Never mind the return of the personal pronoun, the wrath of the active voice. “I”—Obama puts the limits down. He and himself alone?
But this was neither the meat nor the potatoes of the speech. Not even a side dish. The only real reference to a Muslim country that did not have anything to do with terrorism, weapons of mass destruction, or Israel, was to Tunisia, for its democracy—which Obama says America will be supporting, though it gets clumped in with Burma. (Syria gets a nod, but that’s so much salt in the noncommittal wound.) First the absurdity: America supported dictatorship in Tunisia. America had little if anything to do with Myanmar’s affairs.
The most important country in the Arab world
Too, Tunisia is the most important country in the Arab world right now. Period. It is the most courageous, the most forward-looking, the most promising, and what help does it receive? While democracy is reversed in Egypt, and stymied elsewhere, the Tunisians are pursuing a fascinating path forward. Yet we watch from afar. And bomb from above. Real courage would have been taking sides in the Arab Spring, supporting agendas for change, and having the wherewithal—the guts, the optimism, the vision, the commitment beyond rhetorical exercises and fancy speechifying—to see the process through.
Ultimately this will be Obama’s greatest failure - Tunisia. What started there was rolled back to there. On his watch. A great convulsion shook the Middle East and North Africa, and the same man who went to Cairo to speak of new beginnings is near the end of his second term, and what? You might say he droned on and on, and the world changed, and when finally there might be a chance for his promise to become more than merest potential, he went and found himself a new kind of droning. The inability to connect the cancerous spread of al-Qaeda to the failure of an Arab and Muslim social contract, specifically, is not born of ignorance, but deliberateness.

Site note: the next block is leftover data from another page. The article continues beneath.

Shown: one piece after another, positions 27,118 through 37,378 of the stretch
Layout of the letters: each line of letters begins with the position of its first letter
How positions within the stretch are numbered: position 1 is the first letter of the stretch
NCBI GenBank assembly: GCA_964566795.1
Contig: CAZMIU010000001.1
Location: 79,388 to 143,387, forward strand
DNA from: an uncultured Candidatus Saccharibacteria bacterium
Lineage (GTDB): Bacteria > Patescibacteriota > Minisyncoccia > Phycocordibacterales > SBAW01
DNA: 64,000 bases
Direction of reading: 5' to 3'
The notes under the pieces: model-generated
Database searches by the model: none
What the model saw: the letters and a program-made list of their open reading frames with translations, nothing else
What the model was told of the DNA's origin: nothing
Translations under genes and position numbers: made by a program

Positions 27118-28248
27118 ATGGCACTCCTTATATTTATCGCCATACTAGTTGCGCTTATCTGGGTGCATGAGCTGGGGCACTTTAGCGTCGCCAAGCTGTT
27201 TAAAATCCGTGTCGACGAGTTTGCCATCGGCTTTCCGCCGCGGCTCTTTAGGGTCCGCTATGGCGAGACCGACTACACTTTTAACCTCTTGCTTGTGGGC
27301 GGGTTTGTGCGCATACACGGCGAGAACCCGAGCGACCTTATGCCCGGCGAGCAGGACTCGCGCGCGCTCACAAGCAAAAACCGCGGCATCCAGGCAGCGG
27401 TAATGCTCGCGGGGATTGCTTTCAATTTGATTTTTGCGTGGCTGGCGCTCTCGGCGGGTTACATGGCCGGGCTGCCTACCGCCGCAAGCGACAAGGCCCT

He knows better. Surely.
The reason extremists succeed in finding nooks and crannies to break wide open is because there is no compelling social contract in so many of these countries. Between extremism and authoritarianism, what hope is there for a reasonable and centrist politics. The Islamists who tried competing in Egypt were gunned down. The Syrians who protested peacefully were abandoned. Tunisia is one of the few places trying to change this dynamic, to offer something new in place of the old, and they stand abandoned.
Haroon Moghul is the Fellow in Muslim Politics and Societies at the Center on National Security at Fordham Law School. He's a graduate student at Columbia University, a widely-recognized speaker on Islamic thought and Muslim history, and the author of The Order of Light (Penguin 2006). Haroon's writings have been featured on Foreign Policy, Boston Review, Salon, Tikkun, Religion Dispatches, Al-Jazeera and Dawn. He is a Fellow at the Institute of Social Policy and Understanding and Senior Editor at The Islamic Monthly. His essay, "Prom InshAllah," is featured in Salaam, Love: American Muslim Men on Love, Sex, and Intimacy (Beacon 2014). Follow him on Twitter @hsmoghul.